Why Do Turtles Shed Their Scutes?

Swimming turtle

JamesDeMers / Flickr / CC By 2.0

A turtle's shell is comprised of about 60 bones. The outside is layered in scutes, which are plate-like scales similar to the keratin composition of fingernails. They protect the bones and cartilage of the shell underneath.

Turtles do shed pieces of their shell like many other reptiles, but unlike snakes, they aren't shedding their skin. A turtle won't actually leave his shell because it's fused to the rest of his body. A peeling shell can also indicate disease depending on the type of turtle and its health.

Reason for Scute Shedding

Shedding of the scutes is a routine process during which they peel and flake off and are replaced by new ones. This occurs as part of the turtle's normal growth, as the shell expands with the rest of the growing body. Even grown turtles shed their scutes, especially ones that spend a lot of time in the water. This enables the turtle to get rid of shell rot and parasitic infections that can result from spending too much time in the water and not enough on dry land.

Box turtles and snapping turtles who don't spend much time in the water don't shed their scutes as often. When they do, it is mainly part of a healing process.

Peeling as part of the growth process if normal as long as thin, almost transparent layers come off. The peeling scutes should reveal shell that looks and feels normal.

Other Reasons for Shell Shedding

Other reasons why a turtle will peel its shell include:

  • Overfeeding and growing too fast
  • Basking in an area where it's getting too hot
  • Fungal infections
  • High ammonia levels in the water (It's important to have a good filter with biological filtration)
  • Various diseases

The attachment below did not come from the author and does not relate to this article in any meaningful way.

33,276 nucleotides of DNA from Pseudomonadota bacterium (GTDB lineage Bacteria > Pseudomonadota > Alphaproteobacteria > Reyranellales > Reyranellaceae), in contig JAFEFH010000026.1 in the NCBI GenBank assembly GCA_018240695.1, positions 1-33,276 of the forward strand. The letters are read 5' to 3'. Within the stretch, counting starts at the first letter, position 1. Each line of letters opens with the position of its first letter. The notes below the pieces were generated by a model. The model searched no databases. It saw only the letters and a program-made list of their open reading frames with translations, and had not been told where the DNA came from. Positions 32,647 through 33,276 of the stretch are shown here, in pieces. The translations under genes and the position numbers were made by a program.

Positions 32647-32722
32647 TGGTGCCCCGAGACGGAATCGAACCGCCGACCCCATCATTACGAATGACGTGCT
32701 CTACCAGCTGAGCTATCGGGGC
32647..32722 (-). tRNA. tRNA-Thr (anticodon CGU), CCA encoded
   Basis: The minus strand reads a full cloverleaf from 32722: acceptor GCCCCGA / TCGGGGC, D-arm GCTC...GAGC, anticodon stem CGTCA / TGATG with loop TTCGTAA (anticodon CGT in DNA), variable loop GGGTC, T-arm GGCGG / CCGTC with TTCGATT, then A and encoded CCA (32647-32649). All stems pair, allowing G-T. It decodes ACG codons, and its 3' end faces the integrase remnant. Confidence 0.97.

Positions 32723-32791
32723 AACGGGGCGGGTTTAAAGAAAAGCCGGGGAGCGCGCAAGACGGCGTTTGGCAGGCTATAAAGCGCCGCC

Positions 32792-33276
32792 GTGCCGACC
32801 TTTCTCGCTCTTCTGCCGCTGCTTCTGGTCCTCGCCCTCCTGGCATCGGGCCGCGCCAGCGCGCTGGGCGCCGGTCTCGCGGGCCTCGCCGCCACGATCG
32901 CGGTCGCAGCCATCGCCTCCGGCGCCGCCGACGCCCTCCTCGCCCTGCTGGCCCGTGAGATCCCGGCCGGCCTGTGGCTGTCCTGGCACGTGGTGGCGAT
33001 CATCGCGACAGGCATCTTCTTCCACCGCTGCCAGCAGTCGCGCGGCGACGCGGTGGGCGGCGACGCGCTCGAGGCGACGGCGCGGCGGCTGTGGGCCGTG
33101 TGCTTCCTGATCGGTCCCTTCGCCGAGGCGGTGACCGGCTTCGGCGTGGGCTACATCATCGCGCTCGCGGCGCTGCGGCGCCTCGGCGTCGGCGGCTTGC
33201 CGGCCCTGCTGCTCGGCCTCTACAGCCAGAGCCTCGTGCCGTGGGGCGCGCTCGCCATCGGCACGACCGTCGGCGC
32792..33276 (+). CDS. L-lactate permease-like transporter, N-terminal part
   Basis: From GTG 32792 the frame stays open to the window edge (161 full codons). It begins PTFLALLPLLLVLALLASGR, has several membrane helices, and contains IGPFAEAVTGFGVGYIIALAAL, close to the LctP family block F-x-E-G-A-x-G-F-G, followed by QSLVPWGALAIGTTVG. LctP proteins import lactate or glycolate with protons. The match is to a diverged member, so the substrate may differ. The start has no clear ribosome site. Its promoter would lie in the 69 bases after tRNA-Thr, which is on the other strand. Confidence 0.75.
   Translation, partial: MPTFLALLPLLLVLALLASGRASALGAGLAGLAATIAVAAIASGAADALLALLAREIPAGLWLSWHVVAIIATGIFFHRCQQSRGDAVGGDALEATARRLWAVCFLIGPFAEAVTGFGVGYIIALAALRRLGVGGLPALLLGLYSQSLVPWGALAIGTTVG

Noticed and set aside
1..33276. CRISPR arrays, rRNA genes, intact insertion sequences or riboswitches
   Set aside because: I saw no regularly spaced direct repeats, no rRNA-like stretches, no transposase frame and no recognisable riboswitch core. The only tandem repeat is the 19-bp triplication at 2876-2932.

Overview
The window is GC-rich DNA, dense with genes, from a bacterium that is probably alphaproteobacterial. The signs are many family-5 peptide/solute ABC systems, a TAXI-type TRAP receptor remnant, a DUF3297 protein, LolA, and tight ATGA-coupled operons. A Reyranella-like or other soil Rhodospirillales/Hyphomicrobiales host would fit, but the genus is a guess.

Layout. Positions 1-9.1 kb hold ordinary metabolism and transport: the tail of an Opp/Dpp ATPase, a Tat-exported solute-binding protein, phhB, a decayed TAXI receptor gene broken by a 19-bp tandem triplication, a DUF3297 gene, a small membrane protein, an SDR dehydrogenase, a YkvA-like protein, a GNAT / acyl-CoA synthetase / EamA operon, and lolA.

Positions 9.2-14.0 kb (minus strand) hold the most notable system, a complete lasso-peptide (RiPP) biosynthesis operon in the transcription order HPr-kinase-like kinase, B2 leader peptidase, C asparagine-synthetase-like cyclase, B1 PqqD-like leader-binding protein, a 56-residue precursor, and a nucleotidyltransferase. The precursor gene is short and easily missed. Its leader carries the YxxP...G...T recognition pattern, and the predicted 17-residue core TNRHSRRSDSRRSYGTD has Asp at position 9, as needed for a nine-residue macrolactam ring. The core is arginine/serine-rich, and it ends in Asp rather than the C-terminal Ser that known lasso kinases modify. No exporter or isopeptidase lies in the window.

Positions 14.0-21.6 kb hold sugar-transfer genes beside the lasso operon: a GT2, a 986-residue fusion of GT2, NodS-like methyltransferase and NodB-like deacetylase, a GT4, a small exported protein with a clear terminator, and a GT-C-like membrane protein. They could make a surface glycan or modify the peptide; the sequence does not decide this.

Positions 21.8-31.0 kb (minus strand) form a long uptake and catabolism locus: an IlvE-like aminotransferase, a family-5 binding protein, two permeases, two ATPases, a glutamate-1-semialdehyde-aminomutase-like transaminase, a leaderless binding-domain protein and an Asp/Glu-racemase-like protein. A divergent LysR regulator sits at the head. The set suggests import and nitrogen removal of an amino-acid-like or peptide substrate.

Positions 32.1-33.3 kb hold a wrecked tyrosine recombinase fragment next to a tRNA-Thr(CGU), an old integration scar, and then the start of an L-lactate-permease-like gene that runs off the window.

When Peeling Indicates a Problem

It is important to determine if the shell under peeling scutes looks normal. Anytime the shell looks deformed, red, bone is exposed, or the shell feels soft or spongy, there is a problem and medical advice should be sought as quickly as possible. If your turtle is continuously shedding scutes, or the scutes are peeling but not falling completely off, you should see a vet.

Recognizing Healthy Shedding

  • Scutes should generally be intact and whole and not come off in parts. If they don't, it could be a sign of disease. Sharp rocks can cause a turtle to prematurely shed scutes or damage them, to ensure that nothing in the environment is potentially dangerous.
  • Scutes should not be very thick and they should appear almost translucent. Essentially they should look like the shell that they came off of.
  • It's normal for a turtle to eat some of its scutes after they fall off. To be safe, remove discarded scutes from the tank as they could damage your turtle's throat and internal organs.

Skin Shedding

In addition to shedding scutes, a turtle will shed its skin as well. A turtle's skin is different from that of a person because it's not elastic and it doesn't stretch to allow for growth. As certain turtles grow, you'll see that they outgrow and shed their soft skin in stages. This is most common in aquatic turtles, and it also serves as a way to stave off infections.